This post sponsored by our publishing partner Cripple Creek Backcountry. They have a tanning bed.
No, it’s not a legal thriller. If I had a nickle for how many times you guys have asked me about the DPS Phantom ski base glide treatment, I’d be buying a castle in Austria (feel free to start sending those nickels, you are invited). As it is, I began testing Phantom before it retailed. Doing so required a tedious installation involving weather prediction as much as anything else (because of needed sunlight curing). That didn’t work so well. DPS went back to the lab and came up with a better process, involving what’s essentially a high-strength tanning bed that cures Phantom with UV light. I’ve done a few A/B tests now, as well as rocking fully treated pairs. I’m here to tell you the stuff works. It’s not alpine race wax, and isn’t much different than Ptex on warm snow, but:
1. Colder temps, definitely works.
2. Warm-cold-warm-cold icing your skis? Works as well as a wax job.
3. Depending on slick wax to prevent climbing skin glue residue? Works.
Downside: a hefty cash outlay (one precious Benjamin per ski pair) for the treatment, though it’s said to last the life of the ski. You can get Phantom as a DIY kit (improved over the original), but I strongly recommend avoiding that and having your skis tanned at a properly equipped retailer.
The day that convinced me was nothing special. I was skinning with my A/B test setup, the sun warmed my skis. On one ski, ice formed along the base next to the edges. The other plank was clear. Guess which ski?
For the ultimate, you can wax over the Phantom treatment. In our case, we have mostly given up on alpine wax. Too many skis, too little time. Now I look at my waxing tools like my antique backpacks from the 1960s, only the wax doesn’t stir my memories like the rucksack of my youth. If you do need a hydro’ or flouro’ hit now and then, I’m sure you can figure out a way to scent some incense with all that pretty colored stuff in your workshop drawer.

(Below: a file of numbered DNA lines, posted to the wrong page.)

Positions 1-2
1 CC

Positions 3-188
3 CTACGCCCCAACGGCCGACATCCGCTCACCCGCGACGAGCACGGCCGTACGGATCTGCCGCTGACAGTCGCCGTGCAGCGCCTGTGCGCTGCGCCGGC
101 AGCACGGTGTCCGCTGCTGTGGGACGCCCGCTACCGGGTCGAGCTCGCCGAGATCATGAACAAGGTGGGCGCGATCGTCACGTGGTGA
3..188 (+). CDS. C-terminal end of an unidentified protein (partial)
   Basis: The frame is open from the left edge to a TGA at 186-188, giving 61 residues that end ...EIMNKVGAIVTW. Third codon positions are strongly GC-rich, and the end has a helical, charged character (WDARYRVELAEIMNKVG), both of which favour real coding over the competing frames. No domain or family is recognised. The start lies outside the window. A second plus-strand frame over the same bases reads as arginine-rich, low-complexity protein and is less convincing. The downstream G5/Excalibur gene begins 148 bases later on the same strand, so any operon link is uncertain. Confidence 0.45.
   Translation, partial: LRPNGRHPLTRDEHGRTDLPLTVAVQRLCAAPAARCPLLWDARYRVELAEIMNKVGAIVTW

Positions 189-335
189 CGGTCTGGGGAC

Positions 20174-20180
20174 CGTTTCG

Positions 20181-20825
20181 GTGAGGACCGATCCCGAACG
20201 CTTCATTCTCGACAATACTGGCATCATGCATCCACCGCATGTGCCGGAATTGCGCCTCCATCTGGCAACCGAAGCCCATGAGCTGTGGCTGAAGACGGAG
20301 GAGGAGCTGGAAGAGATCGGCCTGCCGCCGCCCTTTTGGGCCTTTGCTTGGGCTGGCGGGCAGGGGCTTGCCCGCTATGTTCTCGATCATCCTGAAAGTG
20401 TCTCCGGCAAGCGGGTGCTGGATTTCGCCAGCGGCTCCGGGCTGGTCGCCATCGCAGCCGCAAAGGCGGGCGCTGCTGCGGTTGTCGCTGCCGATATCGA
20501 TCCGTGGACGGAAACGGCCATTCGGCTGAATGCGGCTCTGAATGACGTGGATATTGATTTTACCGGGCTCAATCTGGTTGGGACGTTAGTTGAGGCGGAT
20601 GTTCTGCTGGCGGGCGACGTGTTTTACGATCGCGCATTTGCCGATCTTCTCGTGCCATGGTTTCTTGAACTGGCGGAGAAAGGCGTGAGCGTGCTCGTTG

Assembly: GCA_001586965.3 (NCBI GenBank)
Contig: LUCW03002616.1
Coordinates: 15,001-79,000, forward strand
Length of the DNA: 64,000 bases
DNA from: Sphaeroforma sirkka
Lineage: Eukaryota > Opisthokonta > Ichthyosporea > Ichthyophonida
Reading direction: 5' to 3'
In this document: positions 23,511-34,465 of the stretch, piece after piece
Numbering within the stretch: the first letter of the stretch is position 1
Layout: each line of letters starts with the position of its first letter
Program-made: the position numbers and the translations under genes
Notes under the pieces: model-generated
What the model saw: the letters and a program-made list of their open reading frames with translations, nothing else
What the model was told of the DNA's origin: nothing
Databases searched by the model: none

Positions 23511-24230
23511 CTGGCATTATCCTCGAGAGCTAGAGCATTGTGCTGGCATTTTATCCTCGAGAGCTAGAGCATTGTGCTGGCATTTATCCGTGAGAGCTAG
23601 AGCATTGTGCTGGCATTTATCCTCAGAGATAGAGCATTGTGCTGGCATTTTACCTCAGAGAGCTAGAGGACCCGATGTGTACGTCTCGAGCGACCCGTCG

Phantom has an environmental benefit as well. Skiers use an enormous amount of hydrocarbon alpine wax, most of which eventually ends up on the ground, thus eventually in the water table. It’s not like plastic straws in bird noses, but it must be detrimental. Use Phantom, solve the problem. (Phantom chemicals are benign, and pretty much stay with the ski base.)
About that thriller book; they should hire me to write titles.
WildSnow.com publisher emeritus and founder Lou (Louis Dawson) has a 50+ years career in climbing, backcountry skiing and ski mountaineering. He was the first person in history to ski down all 54 Colorado 14,000-foot peaks, has authored numerous books about about backcountry skiing, and has skied from the summit of Denali in Alaska, North America’s highest mountain.